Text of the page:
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Photo: Jim King of the Volunteer Firemen's Association of Sussex County.
GEORGETOWN -- After much discussion, Sussex County Council unanimously adopted an ordinance requiring that smoke detectors be placed inside bedrooms in addition to outside hallways at its regular meeting on Tuesday, Jan. 2, 2001.
The ordinance, endorsed by local fire organizations such as the Volunteer Firemen's Association of Sussex County, the Sussex County Fire Chiefs Association, and the Delaware State Fire Prevention Commission, brings the county's building code up to the 1995 edition of the Council of American Building Officials (CABO) code for one- and two-family buildings.
The new code strengthens the existing code, which requires only that a hard-wired smoke detector be placed in hallways outside sleeping areas in newly constructed or remodeled homes.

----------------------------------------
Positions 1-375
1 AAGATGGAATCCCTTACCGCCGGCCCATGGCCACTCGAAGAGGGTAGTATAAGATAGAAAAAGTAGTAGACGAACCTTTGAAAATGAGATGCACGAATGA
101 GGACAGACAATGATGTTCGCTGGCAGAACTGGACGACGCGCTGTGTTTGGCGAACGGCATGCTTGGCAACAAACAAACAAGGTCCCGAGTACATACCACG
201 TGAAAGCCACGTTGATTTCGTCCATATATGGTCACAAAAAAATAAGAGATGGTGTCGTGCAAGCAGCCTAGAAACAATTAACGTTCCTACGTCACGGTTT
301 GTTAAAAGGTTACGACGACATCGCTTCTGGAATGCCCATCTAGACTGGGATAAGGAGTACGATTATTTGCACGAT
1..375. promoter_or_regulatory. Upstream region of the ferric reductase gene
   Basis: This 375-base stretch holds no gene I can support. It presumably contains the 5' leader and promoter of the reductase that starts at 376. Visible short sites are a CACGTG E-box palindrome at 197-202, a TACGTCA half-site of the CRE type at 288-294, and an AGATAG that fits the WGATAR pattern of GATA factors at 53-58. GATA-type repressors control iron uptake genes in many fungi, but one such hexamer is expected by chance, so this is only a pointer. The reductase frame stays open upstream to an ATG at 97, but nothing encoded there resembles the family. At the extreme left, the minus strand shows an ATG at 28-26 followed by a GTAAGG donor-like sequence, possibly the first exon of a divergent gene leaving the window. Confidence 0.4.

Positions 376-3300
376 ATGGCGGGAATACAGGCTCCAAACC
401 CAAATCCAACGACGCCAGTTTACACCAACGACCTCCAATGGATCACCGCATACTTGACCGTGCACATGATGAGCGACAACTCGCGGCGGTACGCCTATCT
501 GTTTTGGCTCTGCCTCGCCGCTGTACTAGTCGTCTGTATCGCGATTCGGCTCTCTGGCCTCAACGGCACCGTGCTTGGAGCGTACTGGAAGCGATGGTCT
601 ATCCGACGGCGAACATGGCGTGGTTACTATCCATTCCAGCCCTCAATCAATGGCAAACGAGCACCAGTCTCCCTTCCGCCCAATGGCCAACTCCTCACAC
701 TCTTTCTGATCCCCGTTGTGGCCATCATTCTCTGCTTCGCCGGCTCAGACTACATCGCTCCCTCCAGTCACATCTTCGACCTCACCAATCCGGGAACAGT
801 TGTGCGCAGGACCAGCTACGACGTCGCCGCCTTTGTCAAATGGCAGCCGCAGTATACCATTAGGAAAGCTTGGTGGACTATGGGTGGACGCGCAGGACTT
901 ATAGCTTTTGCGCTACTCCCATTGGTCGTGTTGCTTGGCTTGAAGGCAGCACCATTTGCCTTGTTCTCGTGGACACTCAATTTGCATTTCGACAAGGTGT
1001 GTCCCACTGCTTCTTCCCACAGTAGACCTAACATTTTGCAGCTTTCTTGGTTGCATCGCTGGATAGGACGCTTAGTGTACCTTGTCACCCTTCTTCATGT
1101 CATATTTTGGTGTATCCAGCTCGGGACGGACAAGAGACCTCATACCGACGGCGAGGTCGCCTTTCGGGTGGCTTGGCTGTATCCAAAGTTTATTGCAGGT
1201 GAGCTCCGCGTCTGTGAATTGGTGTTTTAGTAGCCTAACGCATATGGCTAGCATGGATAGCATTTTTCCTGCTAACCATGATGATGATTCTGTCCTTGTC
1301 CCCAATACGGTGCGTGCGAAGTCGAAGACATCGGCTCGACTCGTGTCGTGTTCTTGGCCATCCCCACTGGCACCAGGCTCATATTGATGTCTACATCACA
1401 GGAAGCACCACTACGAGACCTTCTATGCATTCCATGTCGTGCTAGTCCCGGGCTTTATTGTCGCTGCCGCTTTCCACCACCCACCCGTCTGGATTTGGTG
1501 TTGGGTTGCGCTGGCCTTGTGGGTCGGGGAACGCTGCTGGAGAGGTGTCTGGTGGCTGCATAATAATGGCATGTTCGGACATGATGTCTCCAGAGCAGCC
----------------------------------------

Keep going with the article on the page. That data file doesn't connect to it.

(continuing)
Now, all new construction and remodeling projects will also be required to install hard-wired smoke detectors with battery backups inside sleeping areas in addition to the hallway detectors. Smoke detectors in new homes will also be required to be inter-connected.
As in the first reading of the ordinance on Dec. 12, 2000, there was much confusion among the council members about exactly what they were changing with this ordinance.
Sussex County Administrator Robert L. Stickels and council members were particularly concerned that because the ordinance applies to any alteration or repair, that the county's inspectors would require homeowners to bring their entire homes up to code even if they were just adding a deck or screened porch.